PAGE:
Centrally situated in Guadalajara’s stylish Colonia Lafayette neighborhood, the two-year-old Casa Fayette combines a 1940s house with a contemporary tower.
Photo: Courtesy of Casa Fayette

The Cultivist’s Guide to Guadalajara

Mexico's second-largest city has it all: top art museums, buzzworthy restaurants, and award-winning tequila

If Mexico City is the New York City of Mexico, then Guadalajara is the country’s Chicago. Looking for top museums and up-and-coming restaurants? Check. A mix of historic and modernist architecture? Got that, too. The city draws the Second City comparison literally as well. Mexico’s second-largest metropolis, Guadalajara is where visitors go next when they want a dose of culture beyond Mexico City—and where artists have been moving for cheaper rent. It certainly doesn’t hurt that Guadalajara is in the state of Jalisco, the birthplace of tequila (the plantation and distillery for LVMH’s newest tequila, Volcán de Mi Tierra, in Huaxtla is worth a visit).

But the biggest draw is the openness of the people, says Joey Lico, curator for the Cultivist, a members-only global arts club that provides insider info and special access to museums, fairs, and art-world events: “You ask a question and you don’t feel ridiculous. You meet an artist at a coffee shop and you get an invitation to his studio later in the day.” Here, she shares her tips on what to see and where to eat and sleep in a city that’s first in her heart. thecultivist.com

Where to stay

Centrally situated in the stylish Colonia Lafayette neighborhood, the two-year-old Casa Fayette combines a 1940s house with a contemporary tower. The 37 rooms and suites are light and airy, and the Patio Bar serves Cerveza Ventura, a terrific local beer. Photo: Undine Pröhl, Courtesy of Casa Fayette
Hotel Demetria is an art-world favorite, with its glass-and-steel architecture mixed with Gothic touches. It also offers some of the city’s best coffee (something quite difficult to find in Guadalajara). Photo: Courtesy of Hotel Demetria

Where to eat

At Alcalde, chef Francisco “Paco” Ruano takes the training he got at Noma in Copenhagen and applies it to the food of his birthplace, and the result is delicious and still recognizably Mexican. Photo: Courtesy of Alcalde
Tacos Providencia has arguably the best tacos in the country—try the crispy chicharrón—and stays open late. (Avenida Ruben Dario 534) Photo: Yelp
Magno Brasserie, an art-world hangout, serves French and Italian dishes in an austere white space. Order the Trio of Beef or the tuna with foie gras and ponzu sauce. Photo: Courtesy of Magno Brasserie
Jalisco may be known for tequila, but it also produces mescal, another spirit made from the agave plant. Pare de Sufrir is the best place to taste a range: The bar and nightclub sources small-batch artisanal mescal from all over the country. At night it has an amazing showcase of cumbia music. (Argentina 66, Colonia Americana) Photo: Courtesy of Pare de Sufrir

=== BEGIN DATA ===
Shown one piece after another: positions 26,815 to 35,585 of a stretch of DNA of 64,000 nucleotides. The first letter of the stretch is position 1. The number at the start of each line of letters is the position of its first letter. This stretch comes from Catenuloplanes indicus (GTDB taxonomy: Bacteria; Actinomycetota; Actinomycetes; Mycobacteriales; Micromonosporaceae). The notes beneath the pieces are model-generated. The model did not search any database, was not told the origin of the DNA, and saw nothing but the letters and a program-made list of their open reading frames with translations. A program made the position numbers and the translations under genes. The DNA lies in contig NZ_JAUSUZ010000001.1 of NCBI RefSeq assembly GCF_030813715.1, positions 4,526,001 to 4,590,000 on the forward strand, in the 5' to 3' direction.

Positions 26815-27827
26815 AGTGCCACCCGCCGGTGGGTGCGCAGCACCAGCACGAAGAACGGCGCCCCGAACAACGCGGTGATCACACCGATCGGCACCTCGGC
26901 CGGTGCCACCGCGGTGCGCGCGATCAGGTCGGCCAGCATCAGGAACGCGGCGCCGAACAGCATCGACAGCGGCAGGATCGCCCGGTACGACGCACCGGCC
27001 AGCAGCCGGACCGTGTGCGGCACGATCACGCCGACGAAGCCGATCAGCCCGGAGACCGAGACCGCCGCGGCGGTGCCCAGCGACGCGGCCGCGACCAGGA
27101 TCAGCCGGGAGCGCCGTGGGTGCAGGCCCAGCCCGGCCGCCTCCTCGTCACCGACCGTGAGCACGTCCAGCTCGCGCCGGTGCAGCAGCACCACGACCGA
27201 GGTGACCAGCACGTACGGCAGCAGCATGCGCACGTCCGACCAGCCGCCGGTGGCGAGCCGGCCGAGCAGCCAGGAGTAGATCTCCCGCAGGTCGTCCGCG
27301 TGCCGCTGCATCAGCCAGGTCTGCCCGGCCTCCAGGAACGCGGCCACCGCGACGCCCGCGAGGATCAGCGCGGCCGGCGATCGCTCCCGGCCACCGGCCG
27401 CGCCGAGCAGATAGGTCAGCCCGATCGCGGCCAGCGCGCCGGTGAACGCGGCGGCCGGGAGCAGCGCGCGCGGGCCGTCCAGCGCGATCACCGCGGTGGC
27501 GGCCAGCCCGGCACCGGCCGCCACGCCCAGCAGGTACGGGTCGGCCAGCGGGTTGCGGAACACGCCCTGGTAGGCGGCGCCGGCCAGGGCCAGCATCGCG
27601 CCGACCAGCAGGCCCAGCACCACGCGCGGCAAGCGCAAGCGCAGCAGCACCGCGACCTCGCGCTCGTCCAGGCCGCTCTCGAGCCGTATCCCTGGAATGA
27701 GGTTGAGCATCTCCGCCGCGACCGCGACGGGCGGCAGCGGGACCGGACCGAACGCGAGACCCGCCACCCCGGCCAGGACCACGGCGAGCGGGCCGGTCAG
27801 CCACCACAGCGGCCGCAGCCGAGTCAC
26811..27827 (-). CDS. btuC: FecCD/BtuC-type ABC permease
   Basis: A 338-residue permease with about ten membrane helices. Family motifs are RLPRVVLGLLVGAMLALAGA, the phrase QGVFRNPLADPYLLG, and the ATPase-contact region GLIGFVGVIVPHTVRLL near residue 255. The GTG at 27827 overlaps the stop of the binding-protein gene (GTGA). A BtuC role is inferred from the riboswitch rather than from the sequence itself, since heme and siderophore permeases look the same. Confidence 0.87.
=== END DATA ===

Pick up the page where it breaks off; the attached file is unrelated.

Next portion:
A little-known fact: Mexico has some seriously fabulous wines. Try a glass or two at Romea, a chic, casual wine bar with a good cheese selection. (Morelos 1349) Photo: Courtesy of Romea

What to see

Cofounded by contemporary artist Eduardo Sarabia, PAOS (Programa Anual de Open Studios) is an art ‘‘laboratory’’ that hosts residencies and exhibitions by international artists, all housed in a former studio of the Mexican modernist muralist José Clemente Orozco. pac.org.mx Photo: Larissa Garza, Courtesy of PAOS
The ceramics factory for Cerámica Suro is magical and a must-see. Founded in 1951 by Noé Suro Olivares, and now run by José Noé Suro, an influential supporter of the arts, the studio has collaborated with hundreds of contemporary artists such as Walead Beshty, Marcel Dzama, and Mario García Torres, to name a few. Photo: Oliver Pendragon, Courtesy MO+G taller de arquitectura
The gallery Páramo Galeria is incredible at spotting emerging talent and yet remains committed to established artists. It hosts performances and talks in addition to exhibitions. Photo: Páramo Galeria
Designed by architect Luis Barragán in 1929, Travesía Cuatro is the biggest gallery in Guadalajara and represents well-known artists Jose Dávila, Gonzalo Lebrija, and Jorge Méndez Blake. Photo: Courtesy of Travesía Cuatro
A UNESCO World Heritage site, the historic Hospicio Cabañas is where famed muralist Orozco painted his masterpiece El Hombre de Fuego (The Man of Fire). Then, for a bit of history, visit the Governor’s Palace (Palacio de Gobierno). Facing the pretty Plaza de Armas, the baroque building was occupied by revolutionary leader Father Miguel Hidalgo during the Mexican War of Independence. Don’t miss two murals by Orozco: one in the principal stairwell and a smaller one upstairs—his last work—depicting Hidalgo signing the decree to abolish slavery. Photo: Wikimedia Commons



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